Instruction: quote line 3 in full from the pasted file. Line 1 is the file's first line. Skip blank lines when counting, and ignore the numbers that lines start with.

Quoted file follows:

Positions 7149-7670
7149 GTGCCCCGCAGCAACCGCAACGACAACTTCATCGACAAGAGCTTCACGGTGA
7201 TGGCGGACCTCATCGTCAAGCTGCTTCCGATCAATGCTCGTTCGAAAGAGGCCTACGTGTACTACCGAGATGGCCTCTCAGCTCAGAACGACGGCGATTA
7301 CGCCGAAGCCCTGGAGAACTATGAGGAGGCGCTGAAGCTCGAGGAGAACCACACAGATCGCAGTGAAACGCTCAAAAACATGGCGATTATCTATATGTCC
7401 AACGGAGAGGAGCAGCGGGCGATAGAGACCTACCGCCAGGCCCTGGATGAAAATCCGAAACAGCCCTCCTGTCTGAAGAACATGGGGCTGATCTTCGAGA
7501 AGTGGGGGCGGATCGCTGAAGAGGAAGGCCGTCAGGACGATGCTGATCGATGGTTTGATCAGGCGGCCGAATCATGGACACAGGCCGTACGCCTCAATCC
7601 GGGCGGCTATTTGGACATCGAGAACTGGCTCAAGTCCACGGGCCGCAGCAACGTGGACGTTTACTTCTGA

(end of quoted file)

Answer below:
7201 TGGCGGACCTCATCGTCAAGCTGCTTCCGATCAATGCTCGTTCGAAAGAGGCCTACGTGTACTACCGAGATGGCCTCTCAGCTCAGAACGACGGCGATTA